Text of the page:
A Tale of Regulation

At the request of one of my fans, I have spent a few minutes to list some preliminary thoughts on the following pro-regulation story Libertarians Are Dumb – Why We Eat Heinz Ketchup.

According to the proponents of regulation, more than 100 years ago, only Heinz used fresh tomatoes in their ketchup, and all others regularly used moldy tomatoes, which supposedly made their customers sick. According to legend, Heinz advertised their exclusive use of fresh tomatoes, and their competitors did not make the same claim, and yet most customers chose to buy the ketchup that made them sick rather than buying Heinz or simply buying no ketchup at all. Therefore, Heinz felt justified in lobbying the government to enact legislation that would benefit Heinz and harm their competitors, which gave Heinz a virtual monopoly over the ketchup market.

Even if we accept all of the pro-regulation version of the story, it makes several incriminating claims.

  1. Heinz used the government rather than fair competition to beat their competitors, and thus Heinz was a cheater.
  2. The government reduced competition and created a monopoly in the ketchup market.
  3. The people preferred other ketchup, but were basically forced to buy Heinz.
  4. The title, “Libertarians are Dumb”, is mean, petty, and biased.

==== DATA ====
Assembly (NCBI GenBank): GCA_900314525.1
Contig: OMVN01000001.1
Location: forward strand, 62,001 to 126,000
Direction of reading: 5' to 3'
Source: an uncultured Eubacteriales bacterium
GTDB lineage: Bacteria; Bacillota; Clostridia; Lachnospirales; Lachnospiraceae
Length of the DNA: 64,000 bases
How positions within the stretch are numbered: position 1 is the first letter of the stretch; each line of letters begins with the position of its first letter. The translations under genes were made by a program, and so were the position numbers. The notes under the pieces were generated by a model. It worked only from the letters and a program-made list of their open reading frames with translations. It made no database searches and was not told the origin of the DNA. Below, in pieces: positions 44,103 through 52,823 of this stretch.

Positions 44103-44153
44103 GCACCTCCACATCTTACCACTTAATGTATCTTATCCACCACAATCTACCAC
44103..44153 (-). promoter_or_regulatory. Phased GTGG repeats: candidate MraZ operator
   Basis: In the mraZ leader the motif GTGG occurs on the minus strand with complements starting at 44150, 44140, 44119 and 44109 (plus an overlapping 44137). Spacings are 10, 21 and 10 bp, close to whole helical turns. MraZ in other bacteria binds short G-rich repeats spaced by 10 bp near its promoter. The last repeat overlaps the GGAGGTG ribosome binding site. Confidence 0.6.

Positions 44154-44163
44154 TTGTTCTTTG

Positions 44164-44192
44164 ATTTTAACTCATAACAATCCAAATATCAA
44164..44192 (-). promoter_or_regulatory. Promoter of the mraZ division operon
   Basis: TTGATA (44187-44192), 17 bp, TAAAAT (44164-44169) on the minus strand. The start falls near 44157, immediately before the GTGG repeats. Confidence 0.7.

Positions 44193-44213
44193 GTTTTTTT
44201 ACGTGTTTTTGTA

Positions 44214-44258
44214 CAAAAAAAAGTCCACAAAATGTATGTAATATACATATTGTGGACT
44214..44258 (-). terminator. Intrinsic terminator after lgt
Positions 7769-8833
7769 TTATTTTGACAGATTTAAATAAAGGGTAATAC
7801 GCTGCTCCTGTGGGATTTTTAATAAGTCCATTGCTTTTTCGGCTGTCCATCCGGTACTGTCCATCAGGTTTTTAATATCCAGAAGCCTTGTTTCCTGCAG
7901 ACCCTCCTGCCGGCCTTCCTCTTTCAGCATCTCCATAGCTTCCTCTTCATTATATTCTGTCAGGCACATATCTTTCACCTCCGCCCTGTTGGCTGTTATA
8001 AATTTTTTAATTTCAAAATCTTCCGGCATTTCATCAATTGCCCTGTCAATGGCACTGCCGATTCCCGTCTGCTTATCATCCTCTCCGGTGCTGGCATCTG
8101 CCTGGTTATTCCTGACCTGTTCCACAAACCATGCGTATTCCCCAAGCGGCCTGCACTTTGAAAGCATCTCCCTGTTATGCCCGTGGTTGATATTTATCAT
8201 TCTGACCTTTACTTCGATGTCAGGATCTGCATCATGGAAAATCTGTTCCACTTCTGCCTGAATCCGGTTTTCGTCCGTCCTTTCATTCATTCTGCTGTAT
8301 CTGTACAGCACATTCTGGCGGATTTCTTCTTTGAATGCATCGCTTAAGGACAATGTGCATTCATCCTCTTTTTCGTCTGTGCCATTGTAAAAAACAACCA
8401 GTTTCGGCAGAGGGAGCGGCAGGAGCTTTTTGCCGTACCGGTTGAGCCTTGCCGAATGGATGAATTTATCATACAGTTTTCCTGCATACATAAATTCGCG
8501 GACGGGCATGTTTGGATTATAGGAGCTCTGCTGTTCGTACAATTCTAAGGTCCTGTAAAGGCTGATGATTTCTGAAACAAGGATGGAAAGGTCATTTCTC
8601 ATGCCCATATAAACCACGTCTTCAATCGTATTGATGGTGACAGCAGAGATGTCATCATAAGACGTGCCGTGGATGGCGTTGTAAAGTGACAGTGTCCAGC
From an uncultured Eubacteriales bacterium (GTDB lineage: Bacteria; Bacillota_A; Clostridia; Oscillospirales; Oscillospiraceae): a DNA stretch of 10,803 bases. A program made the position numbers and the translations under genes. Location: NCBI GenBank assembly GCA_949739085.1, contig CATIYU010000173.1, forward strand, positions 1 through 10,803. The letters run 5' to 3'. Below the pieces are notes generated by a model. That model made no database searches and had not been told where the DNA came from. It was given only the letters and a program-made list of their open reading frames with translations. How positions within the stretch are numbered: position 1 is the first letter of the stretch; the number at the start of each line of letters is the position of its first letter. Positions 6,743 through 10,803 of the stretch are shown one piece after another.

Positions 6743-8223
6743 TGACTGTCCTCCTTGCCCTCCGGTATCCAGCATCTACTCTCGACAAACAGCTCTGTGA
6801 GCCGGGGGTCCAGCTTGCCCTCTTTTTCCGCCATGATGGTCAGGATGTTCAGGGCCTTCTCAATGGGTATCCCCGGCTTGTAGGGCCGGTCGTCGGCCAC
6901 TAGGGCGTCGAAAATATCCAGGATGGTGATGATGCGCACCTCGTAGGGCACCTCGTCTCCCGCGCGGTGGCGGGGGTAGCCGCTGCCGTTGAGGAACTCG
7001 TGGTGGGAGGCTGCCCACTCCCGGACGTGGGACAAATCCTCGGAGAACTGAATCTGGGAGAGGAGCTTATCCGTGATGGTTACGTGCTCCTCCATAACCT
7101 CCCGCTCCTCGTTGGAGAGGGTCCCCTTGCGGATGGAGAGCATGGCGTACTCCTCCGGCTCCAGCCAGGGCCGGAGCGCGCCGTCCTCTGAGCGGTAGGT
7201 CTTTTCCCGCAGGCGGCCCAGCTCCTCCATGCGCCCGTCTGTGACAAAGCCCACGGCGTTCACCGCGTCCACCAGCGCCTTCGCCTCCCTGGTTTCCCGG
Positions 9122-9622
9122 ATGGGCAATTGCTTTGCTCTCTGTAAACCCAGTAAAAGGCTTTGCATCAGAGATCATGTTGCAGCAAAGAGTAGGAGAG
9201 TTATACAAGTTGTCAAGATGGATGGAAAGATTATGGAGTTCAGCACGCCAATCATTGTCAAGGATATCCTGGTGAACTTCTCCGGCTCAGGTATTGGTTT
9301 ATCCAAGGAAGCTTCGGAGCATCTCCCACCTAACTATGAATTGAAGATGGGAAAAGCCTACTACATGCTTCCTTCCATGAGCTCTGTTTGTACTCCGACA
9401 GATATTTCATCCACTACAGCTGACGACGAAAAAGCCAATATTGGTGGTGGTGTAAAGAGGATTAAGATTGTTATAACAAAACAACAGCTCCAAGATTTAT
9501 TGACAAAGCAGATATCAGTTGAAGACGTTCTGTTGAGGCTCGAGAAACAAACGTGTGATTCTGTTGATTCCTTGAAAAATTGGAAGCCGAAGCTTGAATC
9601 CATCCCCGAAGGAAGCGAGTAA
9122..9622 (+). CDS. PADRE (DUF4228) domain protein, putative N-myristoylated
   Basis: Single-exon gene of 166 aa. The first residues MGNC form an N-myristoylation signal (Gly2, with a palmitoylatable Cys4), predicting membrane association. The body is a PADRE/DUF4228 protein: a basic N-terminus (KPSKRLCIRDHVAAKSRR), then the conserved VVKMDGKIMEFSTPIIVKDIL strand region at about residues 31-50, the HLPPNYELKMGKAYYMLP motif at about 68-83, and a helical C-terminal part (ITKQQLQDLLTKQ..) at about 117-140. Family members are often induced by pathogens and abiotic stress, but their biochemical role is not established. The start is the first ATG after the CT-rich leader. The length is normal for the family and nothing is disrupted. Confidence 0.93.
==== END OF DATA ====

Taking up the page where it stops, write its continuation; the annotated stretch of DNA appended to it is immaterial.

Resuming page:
5. The article claims that the government had to act because the people were basically too stupid to buy the “safer product”.

Now, let’s take a common sense look at some questions any reader should be asking about the pro-regulation version of the story: (I cannot overstate the importance of thinking for yourself.)

  1. Is it likely that people would buy ketchup that made them sick when they had the choice to buy Heinz or no ketchup at all?
  2. Wouldn’t the other ketchups have been cheaper?
  3. If a product makes you sick, then can’t you take the manufacturer to court?
  4. If a product makes you sick, then can’t you go to the media?
  5. If a company makes a false claim, then can’t you take them to court?
  6. Couldn’t a business just bribe legislators to pass a law specifically designed to hurt their competitors?
  7. Where does the Constitution grant Congress the power to prevent Americans from buying any food they choose?
  8. Given the Internet and television, isn’t regulation even less relevant than in 1906?
  9. Don’t the people have a right to eat what they want?
  10. Don’t the people have a right to be wrong?

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